Every spring for the past 50 years, researchers of estuarine science make their annual migration to a coastal town in New England to share their latest findings. For 3 days, researchers convene to present their work often relating to water quality, seagrasses, salt marshes, fish communities, and invertebrates such as oysters, or to discuss a pressing issue such as rising seas or ocean acidification. The New England Estuarine Research Society (NEERS), a non-profit organization made up of researchers from Universities, scientific institutions, non-profits, and federal, state and municipal agencies, hosts this scientific conference each spring. NEERS is a regional affiliate and a founding member of the larger organization, the Coastal and Estuarine Research Federation, which shared mission is to enhance the understanding and stewardship of estuarine and coastal ecosystems across North America. NERRS is not to be, but is easily confused, with NERRS (National Estuarine Research Reserve System), which is the network of Reserves that Great Bay is a part of. It’s an ongoing brain twister for all New England researchers to correctly annunciate, similar to someone from Boston saying ‘wicked’ or Maine saying ‘Moxie’.

This spring’s NEERs conference was scheduled to take place at Salem State University to celebrate its 50th anniversary, where the first meeting was held back in 1969. But as we know, a microscopic virus the fraction of the size of single-celled bacteria, made the world come to a screeching halt. Remarkably, conference organizers were able to pivot to an entirely virtual meeting, allowing knowledge to be shared and advanced. Bookending this year’s conference was a special symposium celebrating the 50th year anniversary, which focused on the past 50 years. In depth talks included the history of NEERS, trends of water quality improvements and benthic invertebrate populations in Narragansett Bay in RI, phenological shifts seen in the Gulf of Maine, and population trends, science and restoration for seagrass meadows, salt marshes, and shellfish – with much of this work occurring in Great Bay. The second day reverted back to talks from professors, researchers, and students summarizing their latest findings from the past 1 year or 2. Some presentations of note include measuring carbon storage in seagrass populations all over New England, with the highest rates found in Great Bay likely due to high nutrient and sediment inputs, and how trapping purple marsh crabs in Nantucket has reversed salt marsh dieback.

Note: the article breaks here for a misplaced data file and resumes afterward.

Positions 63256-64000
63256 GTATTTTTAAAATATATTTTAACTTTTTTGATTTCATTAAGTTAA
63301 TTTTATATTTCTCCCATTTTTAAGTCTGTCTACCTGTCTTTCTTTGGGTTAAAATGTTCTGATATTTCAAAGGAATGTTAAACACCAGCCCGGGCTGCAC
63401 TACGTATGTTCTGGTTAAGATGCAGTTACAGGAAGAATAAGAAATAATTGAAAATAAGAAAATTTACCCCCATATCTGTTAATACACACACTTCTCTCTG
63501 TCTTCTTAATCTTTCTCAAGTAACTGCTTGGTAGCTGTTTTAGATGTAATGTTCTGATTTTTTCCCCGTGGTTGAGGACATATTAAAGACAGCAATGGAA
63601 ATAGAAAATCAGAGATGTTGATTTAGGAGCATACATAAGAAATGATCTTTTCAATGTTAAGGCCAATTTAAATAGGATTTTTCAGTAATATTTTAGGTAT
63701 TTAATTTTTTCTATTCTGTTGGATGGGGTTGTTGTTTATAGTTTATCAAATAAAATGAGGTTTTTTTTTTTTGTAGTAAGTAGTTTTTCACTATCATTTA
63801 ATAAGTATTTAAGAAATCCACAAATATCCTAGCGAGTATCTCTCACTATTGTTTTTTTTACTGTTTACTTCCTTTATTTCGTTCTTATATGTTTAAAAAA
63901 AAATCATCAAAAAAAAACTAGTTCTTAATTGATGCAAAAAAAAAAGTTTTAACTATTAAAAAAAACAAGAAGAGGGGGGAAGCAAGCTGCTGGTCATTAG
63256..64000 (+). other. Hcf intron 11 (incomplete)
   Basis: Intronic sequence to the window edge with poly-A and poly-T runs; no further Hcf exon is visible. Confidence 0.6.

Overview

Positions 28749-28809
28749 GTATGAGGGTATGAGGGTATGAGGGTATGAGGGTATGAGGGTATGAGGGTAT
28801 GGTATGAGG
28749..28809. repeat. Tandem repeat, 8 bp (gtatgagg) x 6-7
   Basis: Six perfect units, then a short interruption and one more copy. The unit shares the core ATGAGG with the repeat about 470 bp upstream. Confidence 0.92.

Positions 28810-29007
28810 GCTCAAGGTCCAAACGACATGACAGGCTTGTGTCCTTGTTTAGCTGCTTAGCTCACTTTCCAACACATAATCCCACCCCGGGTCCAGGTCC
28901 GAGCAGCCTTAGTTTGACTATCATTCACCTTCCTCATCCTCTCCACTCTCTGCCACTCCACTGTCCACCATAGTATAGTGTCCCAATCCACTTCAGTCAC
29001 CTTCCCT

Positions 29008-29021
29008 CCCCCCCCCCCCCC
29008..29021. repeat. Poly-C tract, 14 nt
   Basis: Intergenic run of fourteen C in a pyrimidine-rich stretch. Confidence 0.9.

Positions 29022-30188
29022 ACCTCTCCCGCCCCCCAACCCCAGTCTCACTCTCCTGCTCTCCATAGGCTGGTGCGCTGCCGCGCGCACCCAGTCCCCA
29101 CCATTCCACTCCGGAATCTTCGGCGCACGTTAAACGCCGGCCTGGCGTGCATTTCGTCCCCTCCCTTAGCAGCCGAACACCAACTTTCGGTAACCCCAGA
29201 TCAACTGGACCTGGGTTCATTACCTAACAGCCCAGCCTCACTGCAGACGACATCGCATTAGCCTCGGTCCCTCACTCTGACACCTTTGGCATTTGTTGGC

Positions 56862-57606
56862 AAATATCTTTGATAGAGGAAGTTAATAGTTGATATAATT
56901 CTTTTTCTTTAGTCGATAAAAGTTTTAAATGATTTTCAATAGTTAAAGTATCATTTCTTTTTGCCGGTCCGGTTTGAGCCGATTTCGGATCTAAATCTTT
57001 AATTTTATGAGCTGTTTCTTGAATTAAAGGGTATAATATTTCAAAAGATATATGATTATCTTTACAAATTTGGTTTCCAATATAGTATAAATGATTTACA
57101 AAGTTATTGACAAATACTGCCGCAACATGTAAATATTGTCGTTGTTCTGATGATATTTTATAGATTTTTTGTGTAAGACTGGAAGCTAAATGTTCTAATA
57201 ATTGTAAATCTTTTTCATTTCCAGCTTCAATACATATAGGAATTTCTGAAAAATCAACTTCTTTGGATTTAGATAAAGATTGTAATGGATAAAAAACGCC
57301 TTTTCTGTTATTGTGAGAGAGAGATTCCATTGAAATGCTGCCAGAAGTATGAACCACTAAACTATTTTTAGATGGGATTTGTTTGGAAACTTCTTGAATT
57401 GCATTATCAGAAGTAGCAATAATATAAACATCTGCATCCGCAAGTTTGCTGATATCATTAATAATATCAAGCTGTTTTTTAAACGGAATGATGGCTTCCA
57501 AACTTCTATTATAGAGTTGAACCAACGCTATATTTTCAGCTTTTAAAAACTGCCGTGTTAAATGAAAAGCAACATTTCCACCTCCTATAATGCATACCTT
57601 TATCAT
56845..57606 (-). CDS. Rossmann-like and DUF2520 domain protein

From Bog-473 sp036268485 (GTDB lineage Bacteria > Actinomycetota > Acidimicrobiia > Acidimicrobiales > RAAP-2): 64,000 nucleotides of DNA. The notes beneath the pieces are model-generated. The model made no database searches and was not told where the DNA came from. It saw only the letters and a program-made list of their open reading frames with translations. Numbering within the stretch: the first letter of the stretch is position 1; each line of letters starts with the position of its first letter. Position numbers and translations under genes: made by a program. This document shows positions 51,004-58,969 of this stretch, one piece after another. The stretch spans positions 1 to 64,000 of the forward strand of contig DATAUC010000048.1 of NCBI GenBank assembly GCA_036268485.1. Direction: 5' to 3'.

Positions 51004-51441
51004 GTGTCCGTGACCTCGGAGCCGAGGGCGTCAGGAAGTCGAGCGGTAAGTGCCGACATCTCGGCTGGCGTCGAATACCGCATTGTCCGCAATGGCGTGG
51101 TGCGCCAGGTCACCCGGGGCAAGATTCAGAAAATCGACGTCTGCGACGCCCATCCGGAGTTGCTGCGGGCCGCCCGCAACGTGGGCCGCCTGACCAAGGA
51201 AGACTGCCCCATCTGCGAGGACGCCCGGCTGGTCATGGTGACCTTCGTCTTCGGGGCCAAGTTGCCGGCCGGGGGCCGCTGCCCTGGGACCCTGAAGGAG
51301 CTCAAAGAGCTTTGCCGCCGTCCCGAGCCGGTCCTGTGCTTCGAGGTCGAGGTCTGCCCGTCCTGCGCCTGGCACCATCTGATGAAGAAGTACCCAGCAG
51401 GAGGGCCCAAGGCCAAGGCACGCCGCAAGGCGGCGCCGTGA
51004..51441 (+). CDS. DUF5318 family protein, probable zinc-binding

All in all, it was a science-packed 3 days, including a special symposium, virtual social gathering, mentoring event, and over 30 presentations on the latest estuarine science, with 4 talks focusing on work in Great Bay. Next conference, I plan to add to the Great Bay count.

 -Chris Peter, GBNERR Research Coordinator

 

Photo credit: https://www.cerf.science/

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